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Home / Science / how we found Europe’s oldest bone tools – and what we learned about their manufacturers

how we found Europe’s oldest bone tools – and what we learned about their manufacturers



Boxgrove in Sussex, England, is an iconic, stone-age site. This is where Britain ‘s oldest human remains were discovered – fossils of Homo heidelbergensis. Part of an ancient landscape preserved extremely 26 km away from the stone, it provides a virtually untouched record of early humans almost half a million years ago.

The most perfectly preserved area of ​​the site is known as the “Horse Butcher Area”, a place where a large horse was massacred and processed about 480,000 years ago. Since 1994, we have worked on bone and stone artifacts from here ̵

1; some of which are the earliest in Europe – as part of a multidisciplinary team led by the UCL Institute of Archeology. This has given us an important insight into the life of the mystery Homo heidelbergensis, which we have just published in a book.

My research focused on stone artifacts – more than 1,750 pieces of woven matches. The tools, along with the bones of a single large female horse, were discovered more than a quarter of a century ago, and the location where each artifact was plotted to the nearest millimeter.

This level of registration was achieved without laser surveillance equipment and digital photography – both of the main entries of the modern archaeological site registration today. Instead, the excavation team used the photograph above, a dark room set in the local pub, pen and paint to accurately record the position of each stone tool and bone fragment.

Before we could interpret what the early people in this country were doing, we needed to understand the deposits that held the waste. These investigations revealed that the sediments themselves appeared to be inter-tidal swamps, which formed at the edge of a lagoon during a warm climatic phase. As the early humans were plucking the horse, a high tide was introduced, keeping the place as it was when the hominins left.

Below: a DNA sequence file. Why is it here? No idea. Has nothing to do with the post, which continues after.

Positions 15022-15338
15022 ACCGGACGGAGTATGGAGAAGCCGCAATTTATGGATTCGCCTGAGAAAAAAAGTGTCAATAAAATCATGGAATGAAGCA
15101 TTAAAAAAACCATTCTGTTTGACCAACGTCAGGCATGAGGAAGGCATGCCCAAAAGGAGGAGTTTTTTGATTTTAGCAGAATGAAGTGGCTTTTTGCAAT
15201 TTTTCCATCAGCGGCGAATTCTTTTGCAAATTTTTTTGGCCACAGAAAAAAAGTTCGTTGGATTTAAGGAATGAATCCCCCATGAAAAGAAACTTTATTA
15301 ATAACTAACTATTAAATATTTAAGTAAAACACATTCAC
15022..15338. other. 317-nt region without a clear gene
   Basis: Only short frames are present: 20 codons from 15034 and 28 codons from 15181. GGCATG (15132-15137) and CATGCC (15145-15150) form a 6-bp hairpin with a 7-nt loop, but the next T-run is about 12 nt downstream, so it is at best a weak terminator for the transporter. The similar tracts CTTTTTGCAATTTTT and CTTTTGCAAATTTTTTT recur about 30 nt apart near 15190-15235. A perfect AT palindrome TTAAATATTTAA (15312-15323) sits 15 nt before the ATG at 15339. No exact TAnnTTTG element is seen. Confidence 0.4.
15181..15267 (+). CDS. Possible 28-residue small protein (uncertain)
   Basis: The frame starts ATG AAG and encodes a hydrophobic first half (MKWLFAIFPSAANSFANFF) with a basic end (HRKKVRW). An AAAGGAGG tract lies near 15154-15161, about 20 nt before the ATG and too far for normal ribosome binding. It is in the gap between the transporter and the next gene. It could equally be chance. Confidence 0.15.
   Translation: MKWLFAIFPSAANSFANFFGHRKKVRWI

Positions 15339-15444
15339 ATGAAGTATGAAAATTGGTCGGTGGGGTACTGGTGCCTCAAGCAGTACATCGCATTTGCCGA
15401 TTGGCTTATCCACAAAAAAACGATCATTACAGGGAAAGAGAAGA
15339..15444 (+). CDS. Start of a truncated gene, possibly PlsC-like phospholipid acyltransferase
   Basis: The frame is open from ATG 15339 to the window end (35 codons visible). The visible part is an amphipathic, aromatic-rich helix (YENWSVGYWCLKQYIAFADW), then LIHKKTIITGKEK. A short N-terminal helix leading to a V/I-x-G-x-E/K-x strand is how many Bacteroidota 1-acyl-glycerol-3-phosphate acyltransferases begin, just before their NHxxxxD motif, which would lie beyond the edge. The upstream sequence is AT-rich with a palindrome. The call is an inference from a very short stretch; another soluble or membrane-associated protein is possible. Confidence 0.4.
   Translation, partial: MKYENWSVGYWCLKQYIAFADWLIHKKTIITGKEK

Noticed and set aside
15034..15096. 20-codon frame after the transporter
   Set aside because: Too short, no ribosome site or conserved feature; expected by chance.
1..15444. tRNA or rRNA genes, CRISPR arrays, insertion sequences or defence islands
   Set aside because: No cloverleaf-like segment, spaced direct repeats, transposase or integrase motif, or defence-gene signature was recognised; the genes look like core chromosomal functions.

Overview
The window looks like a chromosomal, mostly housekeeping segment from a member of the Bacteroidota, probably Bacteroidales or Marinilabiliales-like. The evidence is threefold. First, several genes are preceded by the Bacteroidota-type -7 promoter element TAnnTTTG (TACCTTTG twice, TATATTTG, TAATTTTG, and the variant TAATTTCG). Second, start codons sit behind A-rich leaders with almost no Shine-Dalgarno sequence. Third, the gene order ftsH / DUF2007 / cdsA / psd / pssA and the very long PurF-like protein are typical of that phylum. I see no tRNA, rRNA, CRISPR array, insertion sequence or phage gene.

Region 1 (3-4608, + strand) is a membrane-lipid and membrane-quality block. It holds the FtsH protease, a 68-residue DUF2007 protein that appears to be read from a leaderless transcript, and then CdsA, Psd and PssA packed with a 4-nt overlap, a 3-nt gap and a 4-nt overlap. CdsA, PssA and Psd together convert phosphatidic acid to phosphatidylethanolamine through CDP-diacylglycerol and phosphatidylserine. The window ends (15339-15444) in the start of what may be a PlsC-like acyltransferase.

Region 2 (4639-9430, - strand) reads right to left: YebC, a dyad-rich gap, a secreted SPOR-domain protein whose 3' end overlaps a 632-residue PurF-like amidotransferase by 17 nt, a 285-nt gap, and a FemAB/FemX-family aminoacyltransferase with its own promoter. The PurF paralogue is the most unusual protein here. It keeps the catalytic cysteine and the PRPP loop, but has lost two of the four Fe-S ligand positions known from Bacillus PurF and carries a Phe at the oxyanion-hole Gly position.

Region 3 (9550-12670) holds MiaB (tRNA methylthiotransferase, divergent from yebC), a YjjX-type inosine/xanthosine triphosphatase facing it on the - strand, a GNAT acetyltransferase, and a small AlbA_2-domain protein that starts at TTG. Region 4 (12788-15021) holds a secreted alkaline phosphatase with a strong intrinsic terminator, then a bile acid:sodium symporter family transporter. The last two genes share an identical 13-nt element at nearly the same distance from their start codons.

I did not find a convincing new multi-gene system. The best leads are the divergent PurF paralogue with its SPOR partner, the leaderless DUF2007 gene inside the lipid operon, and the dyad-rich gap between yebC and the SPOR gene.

Preservation like this is very rare in every archeological period, even in the last ones. The fine silt buried the site on one or more high tides without moving artifacts or bones any considerable distance. This meant that we could reconstruct early human behavior to a very high degree of resolution.

Stone age jigsaw puzzle

My task was to piece together the stone artifacts from the site – a process called “processing”. Fldo sheet of stone removed by an ancient man will only fit, uniquely, to other flakes removed from the same firing block immediately before and after it.

Detached rod from Boxgrove.
UCL Institute of Archeology, Conditional author

Repair can give you a wonderful view of how an individual made a tool, adjuster and problem solver, sometimes changing position after spending perhaps ten or 15 minutes doing each tool.

From the retrieval, we were able to document the production of eight large cutting tools (known as handaxes or bifaces), the modification of other pre-existing tools, and the preparation of on-site shot blocks.

A social place

When combined with bone recovery, our detailed study revealed an extraordinary intimate insight into one day in the lives of these elusive people. While the whole activity was focused on tool making and horse butcher, we can track detailed movement during the day.

We saw that the flakes were moved from piles of debris to the edge of the site to be used in removing meat from the animal. Horse parts were also used as bone tools (see lead image) to make new tools, as revealed by the occasional impressions of the horse’s knees and feet left as shadows in the debris flakes. This suggests that people understood the properties of organic materials.

Tools discovered in Boxgrove.
UCL Institute of Archeology, Conditional author

The movement of the tassels, the production of large cutting tools, and the bringing of older objects and blocks, soaked in the site, suggested that a relatively large number of people were involved in the butcher. Given the extensive processing of horse bodies, we believe it may have involved an extended family, possibly of 30 or more individuals.

This is incredibly valuable information because we know so little about other aspects of Boxgrove people’s lives. For example, we do not know where they slept, how they cared for their dead, or what they ate alongside the horses. The archaeological record has mainly focused on where their activities amassed durable materials such as stone and bone, which largely give us views of early humans.

As a result, our narratives sometimes focus on areas of division of early human life, such as ecology or technology. But a bar like the Boxgrove Butcher Box reminds us, when looked at in detail, that all aspects of human adaptation are mediated through our most powerful evolutionary adaptations: social life and culture.

The Boxgrove people, like all other human species, were capable of sharing time, care, and knowledge in all parts of their lives. These connections, even in the greatest routine of daily tasks, have always contributed to our success and resilience.


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